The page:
• Course workspace with more details on course requirements

Python in Your Browser

For this course, we will use a web-based development environment for our work with Python. This environment is called CodeSkulptor. It runs on recent versions of Chrome, Firefox and Safari browsers (sorry, it does not work with Internet Explorer). Python support in this environment is slightly different from standard support, and not all Python libraries have been implemented in CodeSkulptor. However, CodeSkulptor does supply all the support needed for the development of cool games as well as support for porting games developed in CodeSkulptor to more traditional Python development environments and libraries (like Pygame).

Logo and Python

Logo and Python are two of the computer programming languages taught at the Center for Talent Development. Since its inception in the 1960s, Logo has been used primarily as a learning tool for elementary school children. However, it has many powerful capabilities that make it suitable for use in advanced mathematics and computer science courses, and has been used for these purposes at high school, undergraduate and graduate levels.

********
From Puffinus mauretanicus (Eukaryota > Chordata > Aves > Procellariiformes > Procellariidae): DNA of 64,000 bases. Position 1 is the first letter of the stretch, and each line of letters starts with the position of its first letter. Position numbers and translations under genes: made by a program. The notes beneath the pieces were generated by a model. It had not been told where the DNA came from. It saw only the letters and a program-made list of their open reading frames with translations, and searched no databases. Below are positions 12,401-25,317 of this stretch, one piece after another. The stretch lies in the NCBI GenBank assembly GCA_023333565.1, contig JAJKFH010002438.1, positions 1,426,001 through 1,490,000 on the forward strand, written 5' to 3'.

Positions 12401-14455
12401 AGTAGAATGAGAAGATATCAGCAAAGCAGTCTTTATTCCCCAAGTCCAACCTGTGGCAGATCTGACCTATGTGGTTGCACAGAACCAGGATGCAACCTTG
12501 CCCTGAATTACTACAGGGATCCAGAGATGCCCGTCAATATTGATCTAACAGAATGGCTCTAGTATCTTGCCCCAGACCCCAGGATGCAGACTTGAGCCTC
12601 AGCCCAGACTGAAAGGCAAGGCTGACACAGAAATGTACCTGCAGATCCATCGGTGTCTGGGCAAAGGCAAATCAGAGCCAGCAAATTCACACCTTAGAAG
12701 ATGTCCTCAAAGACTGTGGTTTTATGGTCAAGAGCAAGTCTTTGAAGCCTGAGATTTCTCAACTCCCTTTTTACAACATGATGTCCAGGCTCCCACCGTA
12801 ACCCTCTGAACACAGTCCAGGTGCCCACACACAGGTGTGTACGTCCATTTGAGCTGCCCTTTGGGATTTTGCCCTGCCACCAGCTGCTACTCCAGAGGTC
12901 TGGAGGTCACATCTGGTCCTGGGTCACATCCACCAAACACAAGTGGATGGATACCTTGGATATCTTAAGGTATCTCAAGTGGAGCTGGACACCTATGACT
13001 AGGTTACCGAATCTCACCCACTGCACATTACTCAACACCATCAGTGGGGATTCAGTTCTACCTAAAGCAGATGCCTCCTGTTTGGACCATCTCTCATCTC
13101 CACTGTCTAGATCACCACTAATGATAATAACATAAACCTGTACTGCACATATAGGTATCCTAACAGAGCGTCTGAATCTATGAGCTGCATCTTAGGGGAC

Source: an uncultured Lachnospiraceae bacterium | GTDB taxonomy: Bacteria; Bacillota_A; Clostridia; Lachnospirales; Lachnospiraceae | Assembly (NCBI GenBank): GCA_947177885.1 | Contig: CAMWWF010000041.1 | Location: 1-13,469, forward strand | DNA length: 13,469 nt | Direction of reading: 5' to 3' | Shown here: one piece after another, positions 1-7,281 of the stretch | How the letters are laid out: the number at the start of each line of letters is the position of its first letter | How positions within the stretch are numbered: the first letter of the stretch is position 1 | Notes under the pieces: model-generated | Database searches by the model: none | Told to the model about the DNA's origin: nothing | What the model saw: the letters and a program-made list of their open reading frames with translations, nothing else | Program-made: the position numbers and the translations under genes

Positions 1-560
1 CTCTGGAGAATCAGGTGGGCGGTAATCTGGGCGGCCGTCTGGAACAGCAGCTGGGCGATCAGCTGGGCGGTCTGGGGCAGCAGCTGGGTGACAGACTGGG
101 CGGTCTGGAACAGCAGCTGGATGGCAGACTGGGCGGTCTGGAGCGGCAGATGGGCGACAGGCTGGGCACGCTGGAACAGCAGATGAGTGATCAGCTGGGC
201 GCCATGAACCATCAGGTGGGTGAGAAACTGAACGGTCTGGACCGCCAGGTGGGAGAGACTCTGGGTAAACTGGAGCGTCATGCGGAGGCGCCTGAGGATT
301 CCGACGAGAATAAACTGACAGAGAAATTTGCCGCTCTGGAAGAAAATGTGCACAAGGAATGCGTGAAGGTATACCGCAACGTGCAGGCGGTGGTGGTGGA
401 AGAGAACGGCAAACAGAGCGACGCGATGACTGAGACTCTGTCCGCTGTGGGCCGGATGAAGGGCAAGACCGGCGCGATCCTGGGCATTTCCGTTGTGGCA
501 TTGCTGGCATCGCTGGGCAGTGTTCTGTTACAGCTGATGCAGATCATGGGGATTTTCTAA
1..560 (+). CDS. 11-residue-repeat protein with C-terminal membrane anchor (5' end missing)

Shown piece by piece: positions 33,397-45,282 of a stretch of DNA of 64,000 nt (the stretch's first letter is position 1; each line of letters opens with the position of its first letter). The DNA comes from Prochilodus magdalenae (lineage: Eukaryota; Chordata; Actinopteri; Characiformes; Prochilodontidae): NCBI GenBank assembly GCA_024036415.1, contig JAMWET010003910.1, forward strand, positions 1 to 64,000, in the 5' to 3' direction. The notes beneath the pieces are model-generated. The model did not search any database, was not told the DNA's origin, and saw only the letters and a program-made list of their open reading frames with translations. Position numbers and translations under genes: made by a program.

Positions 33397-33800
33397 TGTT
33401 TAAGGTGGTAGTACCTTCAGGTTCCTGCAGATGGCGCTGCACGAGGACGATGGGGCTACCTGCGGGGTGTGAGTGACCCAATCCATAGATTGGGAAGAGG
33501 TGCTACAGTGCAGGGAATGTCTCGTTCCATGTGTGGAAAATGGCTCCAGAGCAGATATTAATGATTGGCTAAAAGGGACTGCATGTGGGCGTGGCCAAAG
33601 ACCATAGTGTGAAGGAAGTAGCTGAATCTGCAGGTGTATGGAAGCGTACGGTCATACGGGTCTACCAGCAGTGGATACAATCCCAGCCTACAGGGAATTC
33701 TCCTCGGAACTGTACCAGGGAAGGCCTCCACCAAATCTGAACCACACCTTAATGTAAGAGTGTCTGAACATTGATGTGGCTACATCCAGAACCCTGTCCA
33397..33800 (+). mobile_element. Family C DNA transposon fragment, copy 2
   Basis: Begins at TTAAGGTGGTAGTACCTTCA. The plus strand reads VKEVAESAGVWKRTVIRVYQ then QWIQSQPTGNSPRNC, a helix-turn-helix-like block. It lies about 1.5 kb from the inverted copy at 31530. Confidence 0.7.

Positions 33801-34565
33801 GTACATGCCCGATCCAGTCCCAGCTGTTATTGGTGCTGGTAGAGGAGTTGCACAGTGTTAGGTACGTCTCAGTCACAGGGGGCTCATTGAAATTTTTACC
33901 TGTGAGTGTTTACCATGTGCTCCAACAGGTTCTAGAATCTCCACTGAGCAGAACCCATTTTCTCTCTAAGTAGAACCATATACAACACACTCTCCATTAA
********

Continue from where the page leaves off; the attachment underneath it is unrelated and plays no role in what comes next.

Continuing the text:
Python is used daily to drive the Google search engine, YouTube and applications at NASA and the New York Stock Exchange. In the previous Bits and Blocks course, you built games using the predefined classes and simplified framework of the MicroWorlds development environment. In this course, you will learn to build classes from scratch as they develop their own game engine. This understanding of object-oriented programming will serve them in further Python development and can readily be applied to other object-oriented languages like Java and Objective-C.

On this page, I'm writing up comparisons between Logo and Python to help Logo programmers make the move to Python.

The learning objectives of the course are guided by the documents Computing Curricula 2001: Computer and Computer Science Curriculum 2008: An Interim Revision of CS 2001, from the Joint Task Force on Computing Curricula. The Computing Curricula volumes are developed jointly by the ACM and IEEE Computer Society on cycles of about 10 years. Work on the next volume, Computer Science 2013, began in 2010.